Monjayaki Travel Guide

While monjayaki often plays second fiddle to okonomiyaki (another style of Japanese savory pancake), the contrasting textures of gooey and crispy sure makes for a dish unlike any other!

Monjayaki is commonly referred to as the Tokyo version of okonomiyaki, but it’s so unlike okonomiyaki that it really should be considered a separate category of Japanese food. Both monjayaki and okonomiyaki are grilled on a teppan (iron plate), but monjayaki has a completely different texture, made with a liquidy monjayaki batter that spreads quickly across the surface of the teppan, without the stability and structure of the typical Osaka okonomiyaki. Often, monjayaki is eaten partially cooked, right from the steaming hot teppan with an adorably tiny metal spatula. At restaurants, you can griddle up some monjayaki to share with all! Monjayaki-making is a fun communal activity for groups, as the molten hot monjayaki needs to be eaten quickly before it burns. It’s like the food version of “The Floor is Lava” game, but instead of avoiding the lava, you embrace it.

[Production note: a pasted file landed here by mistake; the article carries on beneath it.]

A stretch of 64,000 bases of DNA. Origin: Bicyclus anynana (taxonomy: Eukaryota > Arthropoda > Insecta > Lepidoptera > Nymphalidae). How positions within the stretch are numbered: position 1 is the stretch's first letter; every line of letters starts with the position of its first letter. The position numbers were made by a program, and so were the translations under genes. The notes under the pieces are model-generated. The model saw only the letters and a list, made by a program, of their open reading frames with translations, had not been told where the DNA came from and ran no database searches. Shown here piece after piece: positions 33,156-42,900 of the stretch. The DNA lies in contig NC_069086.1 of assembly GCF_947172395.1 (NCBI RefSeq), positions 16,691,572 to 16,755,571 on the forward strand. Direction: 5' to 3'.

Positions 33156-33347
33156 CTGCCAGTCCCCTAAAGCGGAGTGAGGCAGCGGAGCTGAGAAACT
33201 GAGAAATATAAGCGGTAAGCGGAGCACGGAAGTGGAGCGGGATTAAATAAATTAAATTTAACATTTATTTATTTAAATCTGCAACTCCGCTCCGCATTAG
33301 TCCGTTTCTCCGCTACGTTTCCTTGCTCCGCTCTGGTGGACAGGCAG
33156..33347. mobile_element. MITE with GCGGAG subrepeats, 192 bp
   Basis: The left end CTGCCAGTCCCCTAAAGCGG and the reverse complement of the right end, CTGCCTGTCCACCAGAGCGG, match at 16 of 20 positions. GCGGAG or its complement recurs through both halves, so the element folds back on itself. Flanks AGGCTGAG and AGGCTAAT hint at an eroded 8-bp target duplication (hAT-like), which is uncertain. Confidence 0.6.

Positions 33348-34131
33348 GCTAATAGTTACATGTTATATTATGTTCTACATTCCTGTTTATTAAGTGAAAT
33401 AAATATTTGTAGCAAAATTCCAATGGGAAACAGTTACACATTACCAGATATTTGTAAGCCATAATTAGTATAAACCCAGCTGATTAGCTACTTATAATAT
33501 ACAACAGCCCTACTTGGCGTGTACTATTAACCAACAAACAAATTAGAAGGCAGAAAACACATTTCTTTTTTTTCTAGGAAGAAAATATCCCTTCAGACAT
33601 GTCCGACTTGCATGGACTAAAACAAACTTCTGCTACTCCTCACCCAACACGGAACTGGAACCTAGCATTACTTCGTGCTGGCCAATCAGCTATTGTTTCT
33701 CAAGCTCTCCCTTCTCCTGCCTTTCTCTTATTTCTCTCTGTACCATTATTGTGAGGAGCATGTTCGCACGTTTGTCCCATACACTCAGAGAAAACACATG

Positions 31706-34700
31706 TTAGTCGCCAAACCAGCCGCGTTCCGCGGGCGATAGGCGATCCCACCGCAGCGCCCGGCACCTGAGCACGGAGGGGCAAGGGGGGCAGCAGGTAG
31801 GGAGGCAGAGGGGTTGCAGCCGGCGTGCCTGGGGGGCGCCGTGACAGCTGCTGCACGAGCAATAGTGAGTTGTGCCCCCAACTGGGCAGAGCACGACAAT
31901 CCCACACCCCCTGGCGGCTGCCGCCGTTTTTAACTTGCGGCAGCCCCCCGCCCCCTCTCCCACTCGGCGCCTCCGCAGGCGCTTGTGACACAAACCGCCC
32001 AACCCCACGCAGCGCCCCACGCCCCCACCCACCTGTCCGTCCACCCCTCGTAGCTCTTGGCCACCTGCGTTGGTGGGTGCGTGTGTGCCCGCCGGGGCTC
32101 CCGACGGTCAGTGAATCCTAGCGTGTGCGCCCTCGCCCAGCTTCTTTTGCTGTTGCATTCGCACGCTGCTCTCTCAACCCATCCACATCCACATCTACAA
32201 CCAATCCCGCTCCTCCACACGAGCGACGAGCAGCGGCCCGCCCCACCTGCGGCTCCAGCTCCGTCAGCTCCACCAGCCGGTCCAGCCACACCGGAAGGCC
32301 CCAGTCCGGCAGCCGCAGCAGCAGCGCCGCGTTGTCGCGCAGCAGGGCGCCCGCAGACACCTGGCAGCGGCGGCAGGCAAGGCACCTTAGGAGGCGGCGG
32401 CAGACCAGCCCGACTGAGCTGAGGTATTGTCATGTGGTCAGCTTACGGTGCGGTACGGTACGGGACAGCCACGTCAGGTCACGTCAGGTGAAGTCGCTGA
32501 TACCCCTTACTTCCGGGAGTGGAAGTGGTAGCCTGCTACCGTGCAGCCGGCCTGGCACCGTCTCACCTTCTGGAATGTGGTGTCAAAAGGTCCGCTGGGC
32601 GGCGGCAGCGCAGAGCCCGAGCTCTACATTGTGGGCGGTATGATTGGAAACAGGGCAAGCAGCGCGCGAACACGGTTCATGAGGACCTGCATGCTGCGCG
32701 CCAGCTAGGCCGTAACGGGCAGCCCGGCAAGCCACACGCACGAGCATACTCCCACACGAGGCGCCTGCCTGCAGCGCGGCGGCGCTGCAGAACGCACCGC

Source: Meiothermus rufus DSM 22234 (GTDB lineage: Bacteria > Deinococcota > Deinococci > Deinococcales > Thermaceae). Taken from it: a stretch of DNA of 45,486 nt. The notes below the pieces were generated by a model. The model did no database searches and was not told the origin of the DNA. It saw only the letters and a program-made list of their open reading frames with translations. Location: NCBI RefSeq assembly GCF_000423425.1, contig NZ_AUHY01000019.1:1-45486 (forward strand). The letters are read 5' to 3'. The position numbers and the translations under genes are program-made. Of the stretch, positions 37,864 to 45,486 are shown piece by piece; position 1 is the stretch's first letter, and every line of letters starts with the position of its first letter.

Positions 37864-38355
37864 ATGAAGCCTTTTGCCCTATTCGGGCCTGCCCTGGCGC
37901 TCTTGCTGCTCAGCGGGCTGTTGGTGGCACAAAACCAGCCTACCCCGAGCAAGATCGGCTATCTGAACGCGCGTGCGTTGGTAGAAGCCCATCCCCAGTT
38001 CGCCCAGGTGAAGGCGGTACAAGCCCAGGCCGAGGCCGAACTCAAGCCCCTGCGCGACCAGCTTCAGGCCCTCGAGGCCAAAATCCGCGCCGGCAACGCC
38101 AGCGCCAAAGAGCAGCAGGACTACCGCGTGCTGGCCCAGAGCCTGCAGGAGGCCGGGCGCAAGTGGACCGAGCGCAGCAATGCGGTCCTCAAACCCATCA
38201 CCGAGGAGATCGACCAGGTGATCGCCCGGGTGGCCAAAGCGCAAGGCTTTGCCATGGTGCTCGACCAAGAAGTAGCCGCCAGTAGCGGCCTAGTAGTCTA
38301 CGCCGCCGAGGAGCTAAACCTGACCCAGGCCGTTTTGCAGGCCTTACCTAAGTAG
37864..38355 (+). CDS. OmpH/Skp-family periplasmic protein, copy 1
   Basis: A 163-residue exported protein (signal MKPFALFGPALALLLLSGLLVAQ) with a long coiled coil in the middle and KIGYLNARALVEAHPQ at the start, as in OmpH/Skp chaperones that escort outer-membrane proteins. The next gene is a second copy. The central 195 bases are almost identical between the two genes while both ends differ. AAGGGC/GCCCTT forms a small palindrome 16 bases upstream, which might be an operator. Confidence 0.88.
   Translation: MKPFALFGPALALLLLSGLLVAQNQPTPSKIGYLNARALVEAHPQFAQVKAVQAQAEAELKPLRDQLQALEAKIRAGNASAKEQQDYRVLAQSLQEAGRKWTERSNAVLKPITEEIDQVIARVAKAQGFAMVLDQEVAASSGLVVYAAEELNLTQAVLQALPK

The cooking technique to make monjayaki is a little particular, so it’s best to go with someone who is well practiced in monjayaki-making or to ask the server for help. The basic steps include (1) grilling up the ingredients, (2) making the ingredients into a donut shape, (3) pouring the liquidy batter into the center and letting it cook, then (4) adding toppings and grilling until the edges have set and the center is still gooey. Then, whip out your tiny spatulas and dig in! There are a variety of monjayaki flavors and mix-ins, from cheese to pollock roe to shrimp. But don’t just read about it, join one of the food experiences below and practice grilling up the perfect monjayaki for yourself!

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